Once the deposition begins, the attorney who set the deposition is asking the questions. The attorneys for all the parties to the case are in attendance either in person or by telephone. The court reporter is there to swear the witness in and to record the testimony. At the end of the deposition, the deponent is offer the opportunity to read the transcript when it is done or waive that right.

Although there are numerous strategies and techniques in taking depositions, there are some basic rules involved. Attorneys can and will make objections. In many cases if the attorney does not make the objection at the time of the deposition then that objection may be determined to be waived later at trial. The policy is that the objection should offer the questioning attorney the opportunity to fix the question and ask it in a proper non-objectionable manner.

Generally, an attorney can only instruct their witness not to answer a question under certain limited situations. First, if the question seeks information that is covered by the attorney-client privilege then the attorney may properly instruct the witness not to answer. Second, if the question seeks information that is protected by the work product privilege, the attorney can instruct the witness not to answer. Third, if the questioning attorney is being rude, unprofessional, abusive or harassing the attorney can not only tell his client not to answer a question but can also terminate the deposition and seek a ruling from the court. Most attorneys understand that the behavior of the questioning attorney will need to be extreme in order to have the court enter sanctions.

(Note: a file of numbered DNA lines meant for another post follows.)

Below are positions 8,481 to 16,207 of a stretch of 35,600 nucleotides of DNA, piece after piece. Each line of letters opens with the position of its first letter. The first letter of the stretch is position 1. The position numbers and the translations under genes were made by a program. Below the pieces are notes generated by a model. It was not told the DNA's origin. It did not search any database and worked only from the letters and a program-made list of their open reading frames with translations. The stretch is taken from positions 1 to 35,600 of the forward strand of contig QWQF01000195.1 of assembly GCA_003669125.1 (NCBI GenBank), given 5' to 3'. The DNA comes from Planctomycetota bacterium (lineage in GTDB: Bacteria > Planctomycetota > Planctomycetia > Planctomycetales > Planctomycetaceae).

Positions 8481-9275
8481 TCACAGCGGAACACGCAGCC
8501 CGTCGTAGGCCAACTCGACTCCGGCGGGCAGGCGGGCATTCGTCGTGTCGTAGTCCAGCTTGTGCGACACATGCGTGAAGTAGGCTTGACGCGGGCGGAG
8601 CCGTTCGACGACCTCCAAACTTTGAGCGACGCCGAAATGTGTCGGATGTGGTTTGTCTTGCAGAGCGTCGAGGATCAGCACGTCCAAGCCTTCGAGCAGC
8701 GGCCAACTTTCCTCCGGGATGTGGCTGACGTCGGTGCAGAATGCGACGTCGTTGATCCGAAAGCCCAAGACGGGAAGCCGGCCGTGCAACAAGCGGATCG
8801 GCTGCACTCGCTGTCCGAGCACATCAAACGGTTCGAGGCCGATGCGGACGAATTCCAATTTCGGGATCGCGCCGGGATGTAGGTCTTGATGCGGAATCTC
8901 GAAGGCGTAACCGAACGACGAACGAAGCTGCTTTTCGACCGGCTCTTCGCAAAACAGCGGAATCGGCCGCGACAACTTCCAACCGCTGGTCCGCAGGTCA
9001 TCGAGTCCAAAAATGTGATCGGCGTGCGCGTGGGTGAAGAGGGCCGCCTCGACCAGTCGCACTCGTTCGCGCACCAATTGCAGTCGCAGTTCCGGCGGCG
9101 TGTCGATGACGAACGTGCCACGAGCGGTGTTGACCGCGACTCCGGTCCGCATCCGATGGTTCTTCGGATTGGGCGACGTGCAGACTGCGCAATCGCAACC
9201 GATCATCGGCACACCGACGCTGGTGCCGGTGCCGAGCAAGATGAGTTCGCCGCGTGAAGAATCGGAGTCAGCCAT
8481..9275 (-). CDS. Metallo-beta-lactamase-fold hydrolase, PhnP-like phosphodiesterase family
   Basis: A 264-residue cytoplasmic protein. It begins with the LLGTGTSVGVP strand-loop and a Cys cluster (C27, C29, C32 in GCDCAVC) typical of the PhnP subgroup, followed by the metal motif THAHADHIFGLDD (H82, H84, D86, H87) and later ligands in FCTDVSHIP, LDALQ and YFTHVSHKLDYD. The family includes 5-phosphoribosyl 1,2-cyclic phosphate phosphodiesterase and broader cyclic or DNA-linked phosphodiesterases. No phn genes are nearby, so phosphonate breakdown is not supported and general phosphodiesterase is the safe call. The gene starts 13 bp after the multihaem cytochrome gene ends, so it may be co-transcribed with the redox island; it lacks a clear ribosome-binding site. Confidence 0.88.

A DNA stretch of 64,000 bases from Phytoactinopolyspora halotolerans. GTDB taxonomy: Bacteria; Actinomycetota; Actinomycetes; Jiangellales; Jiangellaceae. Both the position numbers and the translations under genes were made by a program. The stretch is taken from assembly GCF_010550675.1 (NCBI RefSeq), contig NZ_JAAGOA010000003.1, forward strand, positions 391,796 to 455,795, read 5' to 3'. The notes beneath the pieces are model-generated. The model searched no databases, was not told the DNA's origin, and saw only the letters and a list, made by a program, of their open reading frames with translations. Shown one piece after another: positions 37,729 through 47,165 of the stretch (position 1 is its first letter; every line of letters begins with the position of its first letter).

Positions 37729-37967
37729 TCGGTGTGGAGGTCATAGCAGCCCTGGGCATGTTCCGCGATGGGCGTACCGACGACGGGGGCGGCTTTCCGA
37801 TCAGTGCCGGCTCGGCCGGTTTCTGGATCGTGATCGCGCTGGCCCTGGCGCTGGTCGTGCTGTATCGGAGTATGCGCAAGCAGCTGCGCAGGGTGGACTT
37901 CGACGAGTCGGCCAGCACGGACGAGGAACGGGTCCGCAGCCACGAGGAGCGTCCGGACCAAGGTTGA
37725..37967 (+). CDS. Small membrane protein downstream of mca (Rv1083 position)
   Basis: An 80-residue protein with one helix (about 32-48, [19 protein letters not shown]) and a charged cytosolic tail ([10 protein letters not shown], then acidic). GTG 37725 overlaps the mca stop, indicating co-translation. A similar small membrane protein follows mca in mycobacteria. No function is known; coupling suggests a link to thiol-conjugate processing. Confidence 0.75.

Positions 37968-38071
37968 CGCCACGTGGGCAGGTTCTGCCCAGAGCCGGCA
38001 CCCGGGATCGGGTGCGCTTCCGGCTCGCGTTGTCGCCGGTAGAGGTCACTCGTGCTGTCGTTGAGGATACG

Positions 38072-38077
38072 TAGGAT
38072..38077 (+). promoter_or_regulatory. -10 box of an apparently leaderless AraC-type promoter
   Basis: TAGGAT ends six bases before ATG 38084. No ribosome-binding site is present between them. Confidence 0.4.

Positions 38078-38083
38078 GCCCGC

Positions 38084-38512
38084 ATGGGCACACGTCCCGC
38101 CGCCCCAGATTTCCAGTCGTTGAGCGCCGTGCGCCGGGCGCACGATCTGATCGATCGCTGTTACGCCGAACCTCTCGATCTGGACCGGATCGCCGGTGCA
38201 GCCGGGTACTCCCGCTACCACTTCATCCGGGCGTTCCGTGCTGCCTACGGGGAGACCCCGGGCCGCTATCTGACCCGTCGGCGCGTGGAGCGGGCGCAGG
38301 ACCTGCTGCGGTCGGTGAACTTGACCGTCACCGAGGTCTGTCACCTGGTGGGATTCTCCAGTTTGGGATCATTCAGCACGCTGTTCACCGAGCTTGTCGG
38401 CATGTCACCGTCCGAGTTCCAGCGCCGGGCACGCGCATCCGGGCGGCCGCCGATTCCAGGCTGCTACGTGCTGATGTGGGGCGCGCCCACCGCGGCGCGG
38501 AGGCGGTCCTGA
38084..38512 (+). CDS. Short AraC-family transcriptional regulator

While the deposition experience can vary depending on the type of attorneys that are involved in the case, if you have a personal injury lawsuit then you are likely going to have to get through your deposition. In addition to the exchange of discovery materials, and the gathering of evidence, your deposition will play a significant role in the defending lawyers evaluation of your personal injury case.

The attorney will not only report on your answers but also as to your demeanor and potential jury appeal. These are important items of information for any insurance company in their decision-making process of whether to offer a reasonable settlement or to take their chances with a jury trial. If your personal injury lawyer properly prepares you for your deposition, then you should get through the experience without any significant problems. So long as you tell the truth and listen to your experience personal injury lawyer in terms of preparation and presentation, your deposition can add value to your case.

Miami Personal Injury Lawyers Serving South Florida Accident Victims

At the Wolfson Law Firm, our Miami car accident lawyers and personal injury attorneys attend and defend depositions every week. We have been representing personal injury victims in litigation since 1963. If we are lucky enough to be your attorney, we will make sure you are properly prepared for your deposition. If you have any questions about deposition preparation or the process itself, then please call us at (305) 285-1115 or toll free (855) 982-2067 and we will be happy to answer any question you might have.